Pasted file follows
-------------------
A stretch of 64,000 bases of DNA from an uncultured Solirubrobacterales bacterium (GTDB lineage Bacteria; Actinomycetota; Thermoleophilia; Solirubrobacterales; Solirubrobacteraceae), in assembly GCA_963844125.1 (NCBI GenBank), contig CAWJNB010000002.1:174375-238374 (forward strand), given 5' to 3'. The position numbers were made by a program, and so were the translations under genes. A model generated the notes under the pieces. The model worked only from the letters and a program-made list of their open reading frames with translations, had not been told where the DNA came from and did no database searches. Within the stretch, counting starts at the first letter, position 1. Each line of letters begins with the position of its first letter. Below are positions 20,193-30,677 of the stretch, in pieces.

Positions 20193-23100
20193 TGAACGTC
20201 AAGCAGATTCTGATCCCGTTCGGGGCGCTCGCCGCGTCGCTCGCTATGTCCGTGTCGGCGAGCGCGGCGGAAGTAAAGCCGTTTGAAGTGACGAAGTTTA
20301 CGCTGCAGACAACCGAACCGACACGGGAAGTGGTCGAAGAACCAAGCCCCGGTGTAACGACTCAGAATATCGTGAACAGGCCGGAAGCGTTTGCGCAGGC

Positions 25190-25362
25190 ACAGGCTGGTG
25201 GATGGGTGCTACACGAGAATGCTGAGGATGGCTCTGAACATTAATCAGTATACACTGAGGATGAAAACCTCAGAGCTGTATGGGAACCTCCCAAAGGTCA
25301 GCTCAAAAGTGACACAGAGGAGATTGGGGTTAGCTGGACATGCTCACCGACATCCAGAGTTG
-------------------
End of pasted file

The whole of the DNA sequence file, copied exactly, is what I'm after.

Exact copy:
A stretch of 64,000 bases of DNA from an uncultured Solirubrobacterales bacterium (GTDB lineage Bacteria; Actinomycetota; Thermoleophilia; Solirubrobacterales; Solirubrobacteraceae), in assembly GCA_963844125.1 (NCBI GenBank), contig CAWJNB010000002.1:174375-238374 (forward strand), given 5' to 3'. The position numbers were made by a program, and so were the translations under genes. A model generated the notes under the pieces. The model worked only from the letters and a program-made list of their open reading frames with translations, had not been told where the DNA came from and did no database searches. Within the stretch, counting starts at the first letter, position 1. Each line of letters begins with the position of its first letter. Below are positions 20,193-30,677 of the stretch, in pieces.

Positions 20193-23100
20193 TGAACGTC
20201 AAGCAGATTCTGATCCCGTTCGGGGCGCTCGCCGCGTCGCTCGCTATGTCCGTGTCGGCGAGCGCGGCGGAAGTAAAGCCGTTTGAAGTGACGAAGTTTA
20301 CGCTGCAGACAACCGAACCGACACGGGAAGTGGTCGAAGAACCAAGCCCCGGTGTAACGACTCAGAATATCGTGAACAGGCCGGAAGCGTTTGCGCAGGC

Positions 25190-25362
25190 ACAGGCTGGTG
25201 GATGGGTGCTACACGAGAATGCTGAGGATGGCTCTGAACATTAATCAGTATACACTGAGGATGAAAACCTCAGAGCTGTATGGGAACCTCCCAAAGGTCA
25301 GCTCAAAAGTGACACAGAGGAGATTGGGGTTAGCTGGACATGCTCACCGACATCCAGAGTTG